Researchers Release a New Report on Binge and Underage Drinking
One in 9 eighth graders report being drunk at least once, new research has found. Children as young as 9 should be given the talk about alcohol and the dangers of drinking, based on a new survey published in the American Academy of Pediatrics.
The report found that two out of every three students – or 66 percent – have consumed more than just a few sips of alcohol by the their last year of high school, and more than one-quarter have by the time they reach eighth grade.
"We must approach drinking in children, particularly binge drinking, differently than we do in adults," Dr. Lorena Siqueira, a member of the AAP Committee on Substance Abuse and co-author of the report, said in a news release.
The report also found that youth who drink do so more heavily than adults, increasing from approximately 50 percent in those 12 to 14 years of age to 72 percent among those 18 to 20 years old. In particular, children ages 9 and 13 say they have positive thoughts about alcohol, which researchers believe is partly influenced by alcohol advertising.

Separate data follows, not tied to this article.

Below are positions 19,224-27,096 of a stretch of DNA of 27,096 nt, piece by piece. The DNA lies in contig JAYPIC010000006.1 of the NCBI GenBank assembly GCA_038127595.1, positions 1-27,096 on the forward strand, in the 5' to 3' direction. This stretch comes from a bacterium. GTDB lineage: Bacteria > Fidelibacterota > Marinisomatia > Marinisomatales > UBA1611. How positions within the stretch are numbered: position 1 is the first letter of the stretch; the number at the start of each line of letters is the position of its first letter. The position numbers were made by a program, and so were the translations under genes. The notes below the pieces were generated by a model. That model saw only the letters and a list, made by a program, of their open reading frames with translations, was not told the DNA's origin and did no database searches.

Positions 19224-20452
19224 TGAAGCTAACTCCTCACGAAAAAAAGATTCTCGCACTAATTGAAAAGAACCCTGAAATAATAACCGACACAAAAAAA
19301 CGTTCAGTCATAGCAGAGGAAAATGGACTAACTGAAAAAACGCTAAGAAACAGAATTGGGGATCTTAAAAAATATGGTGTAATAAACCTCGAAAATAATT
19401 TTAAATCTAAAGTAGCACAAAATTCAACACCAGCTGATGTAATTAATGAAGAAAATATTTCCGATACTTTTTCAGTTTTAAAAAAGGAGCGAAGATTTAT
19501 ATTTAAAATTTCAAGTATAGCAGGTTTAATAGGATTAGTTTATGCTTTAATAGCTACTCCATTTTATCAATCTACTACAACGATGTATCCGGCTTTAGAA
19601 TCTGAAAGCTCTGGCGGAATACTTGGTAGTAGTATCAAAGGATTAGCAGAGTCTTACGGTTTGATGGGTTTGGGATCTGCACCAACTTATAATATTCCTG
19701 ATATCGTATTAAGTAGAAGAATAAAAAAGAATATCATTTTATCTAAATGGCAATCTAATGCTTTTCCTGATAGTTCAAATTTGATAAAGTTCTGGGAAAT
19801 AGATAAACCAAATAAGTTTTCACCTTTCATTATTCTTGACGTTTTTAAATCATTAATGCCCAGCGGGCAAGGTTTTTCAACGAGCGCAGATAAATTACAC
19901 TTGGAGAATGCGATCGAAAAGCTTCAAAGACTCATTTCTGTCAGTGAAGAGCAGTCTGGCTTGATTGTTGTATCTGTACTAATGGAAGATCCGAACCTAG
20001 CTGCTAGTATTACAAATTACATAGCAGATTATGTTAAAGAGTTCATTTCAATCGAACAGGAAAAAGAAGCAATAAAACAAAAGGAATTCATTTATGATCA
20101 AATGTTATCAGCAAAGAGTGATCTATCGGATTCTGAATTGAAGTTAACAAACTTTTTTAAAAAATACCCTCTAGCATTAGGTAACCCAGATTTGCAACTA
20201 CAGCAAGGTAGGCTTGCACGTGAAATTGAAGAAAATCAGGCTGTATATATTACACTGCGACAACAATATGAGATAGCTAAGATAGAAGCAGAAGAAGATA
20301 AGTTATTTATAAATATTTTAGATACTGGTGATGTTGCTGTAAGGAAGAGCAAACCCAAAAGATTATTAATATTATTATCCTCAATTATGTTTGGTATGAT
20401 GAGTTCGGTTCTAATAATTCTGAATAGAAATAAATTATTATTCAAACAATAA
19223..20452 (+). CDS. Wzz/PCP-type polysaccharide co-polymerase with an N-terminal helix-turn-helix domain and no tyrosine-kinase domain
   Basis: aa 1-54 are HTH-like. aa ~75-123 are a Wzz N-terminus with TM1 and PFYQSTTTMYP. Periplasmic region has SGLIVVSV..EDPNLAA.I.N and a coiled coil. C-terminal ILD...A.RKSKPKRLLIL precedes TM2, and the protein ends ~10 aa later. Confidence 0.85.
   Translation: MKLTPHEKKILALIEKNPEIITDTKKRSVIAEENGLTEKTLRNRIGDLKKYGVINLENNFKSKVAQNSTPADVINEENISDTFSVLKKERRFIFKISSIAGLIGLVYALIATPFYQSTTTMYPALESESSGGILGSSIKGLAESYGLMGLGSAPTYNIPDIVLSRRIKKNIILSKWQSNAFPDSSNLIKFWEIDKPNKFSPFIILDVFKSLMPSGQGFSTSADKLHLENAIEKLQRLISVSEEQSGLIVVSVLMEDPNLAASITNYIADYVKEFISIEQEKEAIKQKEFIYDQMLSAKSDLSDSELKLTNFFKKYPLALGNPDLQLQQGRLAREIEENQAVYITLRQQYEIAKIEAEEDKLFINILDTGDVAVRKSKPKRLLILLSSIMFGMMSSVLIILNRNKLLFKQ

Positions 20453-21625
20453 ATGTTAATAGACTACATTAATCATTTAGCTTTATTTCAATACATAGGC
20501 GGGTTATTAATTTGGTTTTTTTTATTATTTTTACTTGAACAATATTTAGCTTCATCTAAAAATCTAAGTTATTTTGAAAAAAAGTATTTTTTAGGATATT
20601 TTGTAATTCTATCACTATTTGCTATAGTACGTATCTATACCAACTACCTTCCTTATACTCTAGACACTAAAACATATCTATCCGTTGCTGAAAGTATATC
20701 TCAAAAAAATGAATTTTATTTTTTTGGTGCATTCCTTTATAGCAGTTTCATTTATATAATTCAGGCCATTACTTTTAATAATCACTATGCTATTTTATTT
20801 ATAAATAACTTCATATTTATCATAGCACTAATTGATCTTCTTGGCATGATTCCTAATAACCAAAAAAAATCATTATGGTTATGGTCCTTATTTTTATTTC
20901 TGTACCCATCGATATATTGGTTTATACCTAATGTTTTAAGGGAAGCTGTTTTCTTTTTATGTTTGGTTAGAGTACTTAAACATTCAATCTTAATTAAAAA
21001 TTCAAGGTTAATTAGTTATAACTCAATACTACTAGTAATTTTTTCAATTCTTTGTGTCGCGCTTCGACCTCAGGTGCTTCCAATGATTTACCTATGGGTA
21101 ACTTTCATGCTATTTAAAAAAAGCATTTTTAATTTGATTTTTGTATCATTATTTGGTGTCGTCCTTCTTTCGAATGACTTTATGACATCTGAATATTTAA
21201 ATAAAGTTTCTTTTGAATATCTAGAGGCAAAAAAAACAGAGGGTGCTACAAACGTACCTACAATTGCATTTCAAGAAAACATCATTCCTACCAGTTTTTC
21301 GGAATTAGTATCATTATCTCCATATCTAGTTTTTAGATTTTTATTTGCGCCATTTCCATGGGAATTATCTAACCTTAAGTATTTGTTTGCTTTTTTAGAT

"Teenagers and young adults who are curious and trying to fit in can easily be influenced by their peers," Siqueira said in the release. "Teens who binge drink are more likely to exhibit impaired judgment and engage in risky behaviors such as drunk driving, ride in a car with an impaired driver and have higher rates of suicide. As with most high-risk behaviors, early prevention proves to be more effective than later intervention."
Alcohol is the substance most frequently abused by children and adolescents in the United States, and its use is associated with the leading causes of death and serious injury at this age, the report states.
“As with any high-risk behavior, prevention plays a more important role than later intervention and has been shown to be more effective. In the pediatric office setting, it is important to ask every adolescent about alcohol use,” researchers concluded.